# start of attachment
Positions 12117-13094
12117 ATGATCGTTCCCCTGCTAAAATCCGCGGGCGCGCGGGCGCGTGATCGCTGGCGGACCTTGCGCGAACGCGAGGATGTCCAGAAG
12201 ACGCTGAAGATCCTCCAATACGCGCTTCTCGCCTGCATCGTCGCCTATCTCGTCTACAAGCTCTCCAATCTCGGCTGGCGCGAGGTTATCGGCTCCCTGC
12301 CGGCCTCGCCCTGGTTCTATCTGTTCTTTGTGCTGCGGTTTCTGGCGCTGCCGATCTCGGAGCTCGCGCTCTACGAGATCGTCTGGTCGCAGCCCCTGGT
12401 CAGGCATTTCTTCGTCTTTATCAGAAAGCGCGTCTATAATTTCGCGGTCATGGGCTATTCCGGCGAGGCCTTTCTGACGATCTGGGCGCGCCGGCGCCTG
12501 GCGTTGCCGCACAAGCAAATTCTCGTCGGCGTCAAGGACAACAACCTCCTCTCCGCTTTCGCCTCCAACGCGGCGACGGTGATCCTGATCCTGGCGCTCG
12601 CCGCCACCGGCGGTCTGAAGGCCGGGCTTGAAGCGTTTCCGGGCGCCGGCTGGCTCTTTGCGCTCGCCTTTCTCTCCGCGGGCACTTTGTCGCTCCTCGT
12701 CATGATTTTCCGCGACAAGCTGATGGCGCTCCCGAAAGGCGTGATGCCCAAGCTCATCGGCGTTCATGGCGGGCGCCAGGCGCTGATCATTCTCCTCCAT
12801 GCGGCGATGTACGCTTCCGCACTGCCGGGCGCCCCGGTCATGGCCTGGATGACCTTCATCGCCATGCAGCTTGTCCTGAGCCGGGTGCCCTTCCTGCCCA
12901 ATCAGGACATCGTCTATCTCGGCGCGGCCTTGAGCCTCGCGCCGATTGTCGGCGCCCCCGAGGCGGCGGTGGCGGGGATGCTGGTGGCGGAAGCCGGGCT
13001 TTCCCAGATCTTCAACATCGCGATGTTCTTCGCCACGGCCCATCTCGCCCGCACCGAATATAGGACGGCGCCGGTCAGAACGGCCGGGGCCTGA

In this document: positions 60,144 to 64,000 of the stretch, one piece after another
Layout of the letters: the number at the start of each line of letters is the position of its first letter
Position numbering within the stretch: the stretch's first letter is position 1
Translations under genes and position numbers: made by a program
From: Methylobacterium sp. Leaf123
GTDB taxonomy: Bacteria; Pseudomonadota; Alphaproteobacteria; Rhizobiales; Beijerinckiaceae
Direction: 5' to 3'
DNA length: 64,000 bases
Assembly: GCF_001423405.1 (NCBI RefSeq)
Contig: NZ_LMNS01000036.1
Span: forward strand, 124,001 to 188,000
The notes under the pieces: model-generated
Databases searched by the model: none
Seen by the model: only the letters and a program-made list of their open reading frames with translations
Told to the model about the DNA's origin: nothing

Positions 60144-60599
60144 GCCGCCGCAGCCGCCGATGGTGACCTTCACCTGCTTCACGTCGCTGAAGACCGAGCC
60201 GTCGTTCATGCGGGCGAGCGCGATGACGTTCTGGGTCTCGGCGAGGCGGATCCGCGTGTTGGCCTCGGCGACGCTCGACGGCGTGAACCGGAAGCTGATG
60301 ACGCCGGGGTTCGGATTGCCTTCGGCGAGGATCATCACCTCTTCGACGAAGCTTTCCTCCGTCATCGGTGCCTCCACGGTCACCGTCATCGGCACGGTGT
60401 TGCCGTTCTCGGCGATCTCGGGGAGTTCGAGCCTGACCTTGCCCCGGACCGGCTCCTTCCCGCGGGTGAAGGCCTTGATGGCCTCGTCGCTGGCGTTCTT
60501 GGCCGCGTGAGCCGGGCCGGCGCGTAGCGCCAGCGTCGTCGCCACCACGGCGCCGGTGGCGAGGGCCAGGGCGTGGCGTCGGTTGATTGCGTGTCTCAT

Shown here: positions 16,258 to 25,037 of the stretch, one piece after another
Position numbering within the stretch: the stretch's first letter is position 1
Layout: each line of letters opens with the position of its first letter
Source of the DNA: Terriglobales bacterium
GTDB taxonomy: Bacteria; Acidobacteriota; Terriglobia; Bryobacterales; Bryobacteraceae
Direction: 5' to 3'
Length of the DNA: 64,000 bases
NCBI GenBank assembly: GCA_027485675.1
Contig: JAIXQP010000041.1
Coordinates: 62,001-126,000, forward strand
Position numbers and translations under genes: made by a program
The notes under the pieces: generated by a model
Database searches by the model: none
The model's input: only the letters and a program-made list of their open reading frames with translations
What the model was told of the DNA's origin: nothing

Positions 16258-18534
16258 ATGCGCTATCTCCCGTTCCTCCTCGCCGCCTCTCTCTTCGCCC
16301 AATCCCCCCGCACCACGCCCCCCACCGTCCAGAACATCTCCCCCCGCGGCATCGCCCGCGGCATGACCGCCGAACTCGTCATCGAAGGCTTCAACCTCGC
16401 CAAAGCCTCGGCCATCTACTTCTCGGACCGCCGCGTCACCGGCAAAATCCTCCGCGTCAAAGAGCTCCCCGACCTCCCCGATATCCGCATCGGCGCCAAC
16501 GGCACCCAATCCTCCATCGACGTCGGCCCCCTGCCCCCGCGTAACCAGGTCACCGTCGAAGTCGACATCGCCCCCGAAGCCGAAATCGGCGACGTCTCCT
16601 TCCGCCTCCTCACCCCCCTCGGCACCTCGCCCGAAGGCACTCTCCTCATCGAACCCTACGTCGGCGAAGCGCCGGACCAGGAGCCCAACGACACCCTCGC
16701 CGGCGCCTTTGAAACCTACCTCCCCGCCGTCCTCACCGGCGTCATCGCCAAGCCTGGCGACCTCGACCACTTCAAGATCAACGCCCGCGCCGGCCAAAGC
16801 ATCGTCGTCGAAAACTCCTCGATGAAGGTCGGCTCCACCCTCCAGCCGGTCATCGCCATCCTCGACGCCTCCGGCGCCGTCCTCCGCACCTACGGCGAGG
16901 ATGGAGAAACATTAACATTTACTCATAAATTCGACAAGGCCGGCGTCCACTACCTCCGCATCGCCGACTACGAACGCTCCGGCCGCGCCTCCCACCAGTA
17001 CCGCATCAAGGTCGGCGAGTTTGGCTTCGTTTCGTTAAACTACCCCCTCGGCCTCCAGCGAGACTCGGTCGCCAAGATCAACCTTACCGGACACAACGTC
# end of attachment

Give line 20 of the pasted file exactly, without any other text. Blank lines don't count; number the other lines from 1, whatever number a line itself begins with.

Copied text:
Assembly: GCF_001423405.1 (NCBI RefSeq)